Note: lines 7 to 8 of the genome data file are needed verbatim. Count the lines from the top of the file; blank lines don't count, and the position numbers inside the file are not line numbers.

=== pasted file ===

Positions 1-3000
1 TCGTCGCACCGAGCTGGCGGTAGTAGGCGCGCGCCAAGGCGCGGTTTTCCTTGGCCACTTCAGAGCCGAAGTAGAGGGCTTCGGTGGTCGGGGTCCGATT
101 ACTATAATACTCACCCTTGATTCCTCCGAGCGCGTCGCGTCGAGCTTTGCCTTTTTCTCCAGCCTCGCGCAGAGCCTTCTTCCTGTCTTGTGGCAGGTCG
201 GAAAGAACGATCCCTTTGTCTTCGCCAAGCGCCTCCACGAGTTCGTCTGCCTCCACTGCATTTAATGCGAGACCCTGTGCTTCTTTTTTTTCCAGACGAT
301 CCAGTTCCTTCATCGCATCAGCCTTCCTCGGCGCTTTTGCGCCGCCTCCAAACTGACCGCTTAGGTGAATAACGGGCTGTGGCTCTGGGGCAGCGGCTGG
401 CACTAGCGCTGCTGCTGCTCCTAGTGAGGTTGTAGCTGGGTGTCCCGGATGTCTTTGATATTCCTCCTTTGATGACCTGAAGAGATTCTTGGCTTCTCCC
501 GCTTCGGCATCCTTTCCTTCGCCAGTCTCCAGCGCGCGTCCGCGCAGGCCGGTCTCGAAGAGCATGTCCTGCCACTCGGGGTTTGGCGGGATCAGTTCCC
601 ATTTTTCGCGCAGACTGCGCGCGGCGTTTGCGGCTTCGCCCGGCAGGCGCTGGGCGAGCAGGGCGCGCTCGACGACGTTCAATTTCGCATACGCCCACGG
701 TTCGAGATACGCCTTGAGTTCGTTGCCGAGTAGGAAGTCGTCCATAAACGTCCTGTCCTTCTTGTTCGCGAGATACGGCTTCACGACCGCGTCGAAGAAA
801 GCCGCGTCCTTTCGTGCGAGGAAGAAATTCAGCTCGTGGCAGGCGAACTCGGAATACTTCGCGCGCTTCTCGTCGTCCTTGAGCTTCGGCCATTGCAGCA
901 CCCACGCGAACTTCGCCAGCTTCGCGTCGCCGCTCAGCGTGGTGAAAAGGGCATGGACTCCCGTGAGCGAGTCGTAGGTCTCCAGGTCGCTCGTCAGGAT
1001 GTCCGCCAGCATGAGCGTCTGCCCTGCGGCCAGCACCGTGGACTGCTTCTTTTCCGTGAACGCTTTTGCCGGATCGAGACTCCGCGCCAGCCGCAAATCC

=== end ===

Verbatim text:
501 GCTTCGGCATCCTTTCCTTCGCCAGTCTCCAGCGCGCGTCCGCGCAGGCCGGTCTCGAAGAGCATGTCCTGCCACTCGGGGTTTGGCGGGATCAGTTCCC
601 ATTTTTCGCGCAGACTGCGCGCGGCGTTTGCGGCTTCGCCCGGCAGGCGCTGGGCGAGCAGGGCGCGCTCGACGACGTTCAATTTCGCATACGCCCACGG